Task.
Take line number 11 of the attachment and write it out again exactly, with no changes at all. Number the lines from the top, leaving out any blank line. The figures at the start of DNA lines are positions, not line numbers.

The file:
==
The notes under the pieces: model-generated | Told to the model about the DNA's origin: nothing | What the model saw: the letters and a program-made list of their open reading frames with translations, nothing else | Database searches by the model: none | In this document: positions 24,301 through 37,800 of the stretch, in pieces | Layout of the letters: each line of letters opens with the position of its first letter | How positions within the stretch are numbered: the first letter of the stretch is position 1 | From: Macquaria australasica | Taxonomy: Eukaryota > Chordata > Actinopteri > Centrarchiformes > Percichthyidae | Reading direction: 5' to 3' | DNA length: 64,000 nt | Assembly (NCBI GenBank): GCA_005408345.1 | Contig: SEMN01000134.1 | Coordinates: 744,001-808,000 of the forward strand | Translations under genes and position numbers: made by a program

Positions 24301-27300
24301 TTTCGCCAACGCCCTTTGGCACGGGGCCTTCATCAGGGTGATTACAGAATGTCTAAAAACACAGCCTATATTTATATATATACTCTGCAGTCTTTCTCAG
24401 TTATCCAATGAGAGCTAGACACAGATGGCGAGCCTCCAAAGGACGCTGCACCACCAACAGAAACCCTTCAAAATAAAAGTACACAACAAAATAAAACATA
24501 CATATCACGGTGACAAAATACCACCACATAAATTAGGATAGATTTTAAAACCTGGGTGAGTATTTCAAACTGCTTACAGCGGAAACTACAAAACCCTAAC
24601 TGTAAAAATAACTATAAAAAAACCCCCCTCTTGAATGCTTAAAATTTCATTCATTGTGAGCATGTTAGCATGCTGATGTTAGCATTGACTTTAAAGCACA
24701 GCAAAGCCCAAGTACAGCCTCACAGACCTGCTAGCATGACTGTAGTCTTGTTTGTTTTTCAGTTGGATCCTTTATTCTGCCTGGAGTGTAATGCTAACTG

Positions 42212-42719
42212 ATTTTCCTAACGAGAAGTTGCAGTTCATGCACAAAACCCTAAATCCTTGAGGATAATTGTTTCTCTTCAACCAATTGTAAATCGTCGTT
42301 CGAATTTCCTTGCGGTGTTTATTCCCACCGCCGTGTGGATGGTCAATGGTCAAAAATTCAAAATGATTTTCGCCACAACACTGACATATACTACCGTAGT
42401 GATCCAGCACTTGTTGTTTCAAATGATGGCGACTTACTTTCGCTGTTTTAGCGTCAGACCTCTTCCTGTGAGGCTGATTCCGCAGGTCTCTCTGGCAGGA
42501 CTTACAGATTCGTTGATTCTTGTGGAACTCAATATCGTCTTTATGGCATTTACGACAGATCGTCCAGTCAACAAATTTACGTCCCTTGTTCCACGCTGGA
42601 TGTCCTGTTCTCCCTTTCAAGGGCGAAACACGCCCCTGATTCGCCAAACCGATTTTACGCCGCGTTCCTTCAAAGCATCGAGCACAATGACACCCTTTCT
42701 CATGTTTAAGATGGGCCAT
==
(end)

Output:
42401 GATCCAGCACTTGTTGTTTCAAATGATGGCGACTTACTTTCGCTGTTTTAGCGTCAGACCTCTTCCTGTGAGGCTGATTCCGCAGGTCTCTCTGGCAGGA